Frontlist | Is Penguin Random House’s planned acquisition a master move?

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There are a number of opinions and perspectives in the context of S&S’s acquisition by PRH making the biggest publishing house of US bigger.

In the same context, Porter Anderson writes the following for Publishing Perspectives:

“Bertelsmann, the parent company of Penguin Random House (PRH)—already the world’s largest publisher—has announced that PRH intends to purchase ViacomCBS’ Simon & Schuster for US$2.175 billion.Of course, industry response will quickly include speculation about how regulators will look at a question of the largest Big Five publishers buying another Big Five house.”

Anderson provides additional context as he shares quotes from Jonathan Karp (president and CEO of Simon & Schuster), Markus Dohle (CEO of Penguin Random House), the Authors Guild, and the Association of Canadian Publishers.

John Maher shares other industry reactions for Publishers Weekly, including from Allison Hill (CEO of the American Booksellers Association) and the Association of American Literary Agents.

Nate Hoffelder opines at The Digital Reader:

“The thing about the Big 5 is that they aren’t really that big. There are many larger or comparable-sized publishing companies, including US publishers such as Scholastic and HMH. Also, all of the remaining ‘Big 5’ are actually part of larger international publishing conglomerates. …

The Big 5 (now the Big 4) are run as parts of a larger whole, and referring to them in terms of their relative size in the US market is misleading at best.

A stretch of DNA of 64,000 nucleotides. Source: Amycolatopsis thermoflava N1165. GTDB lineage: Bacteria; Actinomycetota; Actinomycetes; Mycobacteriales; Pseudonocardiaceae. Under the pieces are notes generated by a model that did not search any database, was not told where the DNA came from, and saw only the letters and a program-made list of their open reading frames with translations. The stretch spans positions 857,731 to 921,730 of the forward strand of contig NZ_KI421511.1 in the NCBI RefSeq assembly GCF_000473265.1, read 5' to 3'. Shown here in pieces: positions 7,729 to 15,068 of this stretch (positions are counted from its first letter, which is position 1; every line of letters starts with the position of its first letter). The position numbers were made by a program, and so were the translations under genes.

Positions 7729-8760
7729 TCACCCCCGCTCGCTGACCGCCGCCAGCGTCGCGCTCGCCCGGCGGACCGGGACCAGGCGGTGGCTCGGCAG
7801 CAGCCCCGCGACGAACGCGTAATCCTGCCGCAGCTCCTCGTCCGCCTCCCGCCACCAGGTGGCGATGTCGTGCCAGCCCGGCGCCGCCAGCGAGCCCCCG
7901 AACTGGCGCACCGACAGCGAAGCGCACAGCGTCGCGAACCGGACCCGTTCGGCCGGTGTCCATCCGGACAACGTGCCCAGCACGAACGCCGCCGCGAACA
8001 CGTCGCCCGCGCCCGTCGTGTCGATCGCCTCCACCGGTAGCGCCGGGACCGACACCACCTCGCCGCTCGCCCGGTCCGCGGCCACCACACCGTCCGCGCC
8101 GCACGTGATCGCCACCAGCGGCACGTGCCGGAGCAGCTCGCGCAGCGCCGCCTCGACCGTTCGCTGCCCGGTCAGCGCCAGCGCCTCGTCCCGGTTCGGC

Or at least, it is misleading to those outside the industry. If you are in the book publishing industry you’re going to notice a change in everything from reduced competition for new books to lower fees paid to service providers to the size of [booths] at book fairs (publisher booths have been getting smaller for years now, and this will probably accelerate the trend).”

The Atlantic’s “The Monster Publishing Merger Is About Amazon,” by Franklin Foer, states:

“How big would the combined company be? By one estimate, it might publish a third of all books in the U.S. This deal is so expansive that it’s hard to find an author to write about it who isn’t somehow implicated. …On paper, this merger is deplorable and should be blocked. As book publishing consolidates, the author tends to lose—and, therefore, so does the life of the mind. With diminished competition to sign writers, the size of advances is likely to shrink, making it harder for authors to justify the time required to produce a lengthy work. … Publishers will grow hesitant to take risks on new authors and new ideas. …

The deal is transpiring in a larger context—and that context is Amazon. … If it’s correct to worry about a merged company that publishes perhaps 33 percent of new books, then surely it’s correct to worry more about the fact that Amazon now sells 49 percent of them.

In the face of Amazon’s dominance, book publishers have huddled together in search of safety. Amazon’s size gives it terrifying leverage over the industry. Amazon, with its heavily visited home page, its emails to consumers, and its control of the search box on its site, has the power to make or break a title. To counter Amazon, publishers have sought to increase their bargaining power. They believe that they can match Amazon’s size only by growing their own.”



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